Many cardiac devices are designed to help control irregular heartbeats in people with heart rhythm disorders. These irregularities are caused by problems with the heart’s electrical system, which signals the heart to contract and pump blood throughout the body.
At NYU Langone's Heart Rhythm Center, our cardiac electrophysiologists implant and monitor devices that either help the heart’s electrical system function properly or measure heart rhythm. These devices include implantable cardioverter defibrillators, or ICDs, pacemakers, and implanted heart rhythm monitors called loop recorders.
People with heart failure are often at risk for life threatening, fast, irregular heartbeats called ventricular arrhythmias. These people may need a combination biventricular pacemaker and implantable cardioverter defibrillator, or ICD, which shocks the heart’s rhythm back to normal.
Ventricular arrhythmia occurs when irregular heartbeats originate in the heart’s ventricles, the lower chambers that pump blood to the body. When this happens, the heart stops pumping blood. If the rhythm is not corrected quickly, the result is sudden cardiac arrest—a short-circuiting of the electrical signals that control the heart’s ability to pump blood.
The heart usually pumps out about 60 percent of its blood with each beat—a measurement called ejection fraction. When the heart’s ejection fraction is reduced to 35 percent or less, a person’s risk for sudden cardiac arrest increases. If the reduced ejection fraction is not caused by a condition that can be treated and reversed, surgeons often implant an ICD.
In emergency situations, someone can deliver a shock from an external defibrillator, if one is available, to restore the heart to a normal rhythm. An ICD, however, detects an irregular heartbeat and automatically and internally delivers a series of pacing pulses or an electrical shock to the heart to correct the heart’s rate and rhythm.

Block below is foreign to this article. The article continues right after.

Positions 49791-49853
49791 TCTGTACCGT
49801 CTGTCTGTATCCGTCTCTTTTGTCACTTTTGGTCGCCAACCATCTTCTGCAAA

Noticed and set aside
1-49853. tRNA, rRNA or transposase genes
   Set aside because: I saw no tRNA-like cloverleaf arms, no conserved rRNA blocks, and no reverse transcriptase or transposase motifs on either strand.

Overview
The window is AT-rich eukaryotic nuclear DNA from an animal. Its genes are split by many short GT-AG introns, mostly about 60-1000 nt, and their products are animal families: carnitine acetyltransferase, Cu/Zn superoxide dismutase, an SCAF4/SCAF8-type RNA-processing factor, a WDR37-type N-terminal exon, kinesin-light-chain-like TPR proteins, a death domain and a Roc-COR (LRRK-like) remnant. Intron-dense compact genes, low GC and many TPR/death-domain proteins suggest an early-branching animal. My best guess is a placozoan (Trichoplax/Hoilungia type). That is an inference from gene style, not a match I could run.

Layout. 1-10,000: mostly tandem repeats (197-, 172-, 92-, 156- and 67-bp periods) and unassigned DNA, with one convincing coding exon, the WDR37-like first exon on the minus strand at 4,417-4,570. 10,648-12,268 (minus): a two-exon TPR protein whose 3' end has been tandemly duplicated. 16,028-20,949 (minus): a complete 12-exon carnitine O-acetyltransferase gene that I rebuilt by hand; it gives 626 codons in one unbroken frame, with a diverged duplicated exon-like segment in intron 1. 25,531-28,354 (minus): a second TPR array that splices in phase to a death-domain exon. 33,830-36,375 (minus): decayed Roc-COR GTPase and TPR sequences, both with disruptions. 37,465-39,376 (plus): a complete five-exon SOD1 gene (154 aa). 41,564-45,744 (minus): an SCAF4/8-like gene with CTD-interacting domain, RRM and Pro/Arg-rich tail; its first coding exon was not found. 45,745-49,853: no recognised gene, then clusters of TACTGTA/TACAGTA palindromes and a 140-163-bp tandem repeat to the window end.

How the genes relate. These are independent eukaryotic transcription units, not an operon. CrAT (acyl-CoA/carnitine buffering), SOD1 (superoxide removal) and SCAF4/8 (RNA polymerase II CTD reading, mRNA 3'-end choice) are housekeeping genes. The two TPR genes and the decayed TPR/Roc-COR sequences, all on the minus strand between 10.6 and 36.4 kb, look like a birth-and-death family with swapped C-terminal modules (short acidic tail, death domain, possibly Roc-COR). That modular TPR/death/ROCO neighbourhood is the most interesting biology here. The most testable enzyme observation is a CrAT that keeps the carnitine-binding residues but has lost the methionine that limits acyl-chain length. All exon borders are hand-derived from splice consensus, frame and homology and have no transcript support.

An ICD stores information about when and how many electrical shocks are delivered to the heart, whether they corrected the arrhythmia, and the status of the device’s battery. Many ICDs have a built-in pacemaker, which sends electrical impulses to the heart when it is beating too slowly, helping it to beat at a normal rate.
People usually don’t notice small pacing impulses that correct a fast heart rate, but they do feel an uncomfortable “thump” in the chest when a shock is delivered. If you notice one of these shocks, contact your doctor.
The ICD device is surgically implanted in the chest wall below the collarbone. Surgery typically takes about an hour and requires an overnight stay in the hospital. Your doctor may restrict your activity, including driving and lifting items heavier than 10 pounds, until your follow-up appointment 2 weeks after surgery.
If you are at risk of fainting from a fast or irregular heart rhythm, driving may be restricted for longer periods of time or permanently. Your heart condition, not the implanted device, is the reason for this restriction.
The battery for an ICD typically lasts 5 to 10 years.
A new type of defibrillator, called a subcutaneous internal cardioverter defibrillator, is now offered at NYU Langone. This device does not need to be implanted within the heart or a blood vessel. The leads are implanted subcutaneously, or under the skin, which helps to avoid complications associated with the implantation of a device in a blood vessel.
A pacemaker is a small device that’s implanted under the skin of the chest. It produces electrical pulses to keep the heart beating at a normal rate. A pacemaker helps manage heart rhythm disorders, such as bradycardia, when the heart beats too slowly, or an arrhythmia, when the heart beats irregularly.
The size of two half-dollars pressed together, a pacemaker contains a small computer and a battery that are connected to one or two flexible, insulated wires called leads, which extend from the device inside the chest to the heart.
A pacemaker is implanted in the chest, beneath the collarbone during a procedure that requires local anesthesia and sedation. The surgery typically takes less than an hour to complete and usually requires an overnight stay in the hospital.
You can most likely return to your usual activities the day after pacemaker implantation, but your doctor may restrict some activities for two weeks. Restrictions include avoiding lifting anything heavier than 10 pounds and not engaging in exercises—such as swimming, golf, or tennis—that strain the affected side.